Recent survey work at Navan Fort, County Armagh, has revealed a series of previously unknown monumental structures from the Iron Age, as well as new evidence of medieval activity.
This pocket-sized guide to Belfast provides the reader with everything required for an enjoyable trip around 50 of its most historically significant sites. The information is presented in a convenient format, with a helpful map at the beginning and a discussion of each site set out in geographical order, beginning in the east of the city, at Stormont, and moving towards the older sites in the city centre, before turning to the Victorian and Edwardian heritage of south Belfast.
At The Box, in Plymouth, 14 colourful giants wait to greet visitors to this new museum (at time of writing, its COVID-delayed opening had been rescheduled to 29 September). Depicting monarchs, mythological beings, and more abstract concepts, these figureheads once graced the bows of 19th-century Royal Navy warships, providing a physical representation of the ships’ names.
In this volume, his second on the military heritage of Scotland’s cities, Gregor Stewart presents the history of Stirling, from Roman invasion in the 1st century AD through to the present day. The city’s location, at the lowest crossing point of the River Forth, has positioned it at the centre of many important military events in Scotland’s history, and evidence of this can be found throughout Stirling, even today.
Review – The Role of Anglo-Saxon Great Hall Complexes in Kingdom Formation, in Comparison and in Context AD 500-750
The site of Yeavering, Northumberland, identified in 1949 and excavated with some precision by Brian Hope-Taylor, remains the most comprehensively excavated great hall complex in Britain, and justifiably takes pride of place in any research on the subject. Yet the importance of this site and its research history has somewhat dominated the subsequent investigations on early medieval palatial complexes, sometimes to the detriment of understanding other sites and landscapes.
Review – Farmsteads and Funerary Sites: the M1 Junction 12 improvements and the A5-M1 Link Road, Central Bedfordshire
Farmsteads… is the result of the latest in a long line of infrastructure projects in Bedfordshire. The M1 itself opened in 1959, but it was not until 1969 that motorway archaeology developed. Early approaches had focused on single sites, but – with the construction of the M5 – emphasis shifted to the landscape as a whole. The two schemes represented by this volume began conventionally, with early assessment and evaluation followed by a series of excavations.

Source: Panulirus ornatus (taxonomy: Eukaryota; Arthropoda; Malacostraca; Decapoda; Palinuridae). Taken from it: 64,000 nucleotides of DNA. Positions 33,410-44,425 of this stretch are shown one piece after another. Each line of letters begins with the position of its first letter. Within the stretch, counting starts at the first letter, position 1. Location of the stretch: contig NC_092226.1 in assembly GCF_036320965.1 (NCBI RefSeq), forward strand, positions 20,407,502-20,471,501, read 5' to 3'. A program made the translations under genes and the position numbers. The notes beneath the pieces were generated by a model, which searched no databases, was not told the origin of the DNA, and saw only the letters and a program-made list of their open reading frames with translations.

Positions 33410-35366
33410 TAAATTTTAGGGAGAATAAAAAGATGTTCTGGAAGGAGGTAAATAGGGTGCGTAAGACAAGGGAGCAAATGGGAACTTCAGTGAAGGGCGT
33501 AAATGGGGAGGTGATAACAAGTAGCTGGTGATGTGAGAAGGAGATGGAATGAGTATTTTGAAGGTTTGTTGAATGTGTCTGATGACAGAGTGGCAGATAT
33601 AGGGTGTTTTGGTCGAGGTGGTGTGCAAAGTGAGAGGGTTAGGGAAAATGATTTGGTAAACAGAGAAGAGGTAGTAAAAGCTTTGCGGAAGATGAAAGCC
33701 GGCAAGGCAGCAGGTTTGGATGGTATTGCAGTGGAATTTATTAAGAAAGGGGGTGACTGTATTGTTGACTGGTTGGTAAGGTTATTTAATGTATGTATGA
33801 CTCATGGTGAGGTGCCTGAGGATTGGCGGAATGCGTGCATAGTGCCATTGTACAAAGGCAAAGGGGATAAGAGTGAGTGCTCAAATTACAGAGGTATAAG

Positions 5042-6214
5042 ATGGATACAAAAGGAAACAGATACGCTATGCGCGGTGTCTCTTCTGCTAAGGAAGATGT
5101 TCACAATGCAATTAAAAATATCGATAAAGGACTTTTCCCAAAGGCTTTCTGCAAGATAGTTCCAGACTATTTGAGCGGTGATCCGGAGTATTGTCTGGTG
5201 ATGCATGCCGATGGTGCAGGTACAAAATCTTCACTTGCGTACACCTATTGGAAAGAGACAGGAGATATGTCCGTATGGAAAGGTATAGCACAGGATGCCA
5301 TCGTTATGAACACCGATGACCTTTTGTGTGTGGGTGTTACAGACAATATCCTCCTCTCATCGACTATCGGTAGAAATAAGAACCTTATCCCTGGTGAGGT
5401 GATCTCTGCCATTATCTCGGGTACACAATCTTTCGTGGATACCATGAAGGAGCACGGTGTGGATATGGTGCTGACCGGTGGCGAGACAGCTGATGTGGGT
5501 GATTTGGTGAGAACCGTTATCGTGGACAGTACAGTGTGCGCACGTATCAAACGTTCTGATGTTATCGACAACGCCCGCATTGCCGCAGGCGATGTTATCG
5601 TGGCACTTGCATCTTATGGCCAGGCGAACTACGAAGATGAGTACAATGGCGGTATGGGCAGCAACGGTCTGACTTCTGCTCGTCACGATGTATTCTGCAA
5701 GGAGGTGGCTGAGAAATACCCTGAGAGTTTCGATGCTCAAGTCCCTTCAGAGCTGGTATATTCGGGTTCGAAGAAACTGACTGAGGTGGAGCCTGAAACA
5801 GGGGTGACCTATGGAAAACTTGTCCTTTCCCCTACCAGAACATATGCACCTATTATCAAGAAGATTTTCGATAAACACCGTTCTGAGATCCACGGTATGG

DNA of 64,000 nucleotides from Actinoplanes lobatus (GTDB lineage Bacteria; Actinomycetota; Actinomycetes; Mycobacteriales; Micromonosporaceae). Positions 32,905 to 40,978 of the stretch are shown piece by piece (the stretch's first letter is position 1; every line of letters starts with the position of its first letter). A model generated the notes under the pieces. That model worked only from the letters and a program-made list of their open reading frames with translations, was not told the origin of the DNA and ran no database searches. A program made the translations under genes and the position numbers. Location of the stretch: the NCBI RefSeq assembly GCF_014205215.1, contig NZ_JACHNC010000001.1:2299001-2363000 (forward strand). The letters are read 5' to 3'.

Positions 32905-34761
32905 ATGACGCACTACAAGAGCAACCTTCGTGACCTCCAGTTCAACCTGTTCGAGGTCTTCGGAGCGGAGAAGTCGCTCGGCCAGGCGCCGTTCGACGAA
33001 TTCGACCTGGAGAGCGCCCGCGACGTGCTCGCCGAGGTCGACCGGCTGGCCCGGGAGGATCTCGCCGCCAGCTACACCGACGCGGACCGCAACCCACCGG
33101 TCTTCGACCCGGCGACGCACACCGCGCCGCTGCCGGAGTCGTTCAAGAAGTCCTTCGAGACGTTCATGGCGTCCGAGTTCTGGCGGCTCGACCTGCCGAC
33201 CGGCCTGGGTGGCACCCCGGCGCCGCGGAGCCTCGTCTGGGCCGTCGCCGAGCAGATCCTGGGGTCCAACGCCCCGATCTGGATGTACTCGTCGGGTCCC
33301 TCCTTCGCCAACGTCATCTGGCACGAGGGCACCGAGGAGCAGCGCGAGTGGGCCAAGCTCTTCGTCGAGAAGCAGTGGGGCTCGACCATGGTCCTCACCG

Leaving aside the extraordinary feats expected from the team who excavated the Bronze Age remains at Must Farm, later prehistoric settlement studies have, latterly, struggled to break new ground, despite many more dots on many more development-led distribution maps. Perhaps because of Must Farm, it is incumbent on students of the period to seek out those instances where the atypical will provide new, much needed, insight.
Every few years, the radiocarbon calibration curve used to determine the calendar dates of almost all 14C measurements gets updated. The last recalibration was in 2013. Called IntCal13, it was based on 7,019 raw data points. This year, a major revamp – one of the biggest since its inception – has taken place and the new IntCal20 now takes into consideration more than 12,900 measurements. As with previous versions, the separate curves for samples from the Southern Hemisphere (SHCal20) and from marine reservoirs (Marine20) have also been updated. In this month’s ‘Science Notes’, we break down the history of these curves and dissect some of IntCal20’s new ‘features’.
With construction work continuing during the lockdown, the York Archaeological Trust (YAT) has remained busy. Since last September, they have been excavating and monitoring the North Annexe area of the city’s Guildhall during redevelopment of the site by VINCI Construction UK.
Archaeological work carried out by HS2 archaeologists at Wellwick Farm, Buckinghamshire, has uncovered evidence of activity at the site spanning 4,000 years, from the Neolithic to the medieval period, and including both ceremonial and domestic uses.